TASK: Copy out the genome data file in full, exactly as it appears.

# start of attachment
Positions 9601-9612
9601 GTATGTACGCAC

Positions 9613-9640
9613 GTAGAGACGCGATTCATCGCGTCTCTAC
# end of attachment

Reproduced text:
Positions 9601-9612
9601 GTATGTACGCAC

Positions 9613-9640
9613 GTAGAGACGCGATTCATCGCGTCTCTAC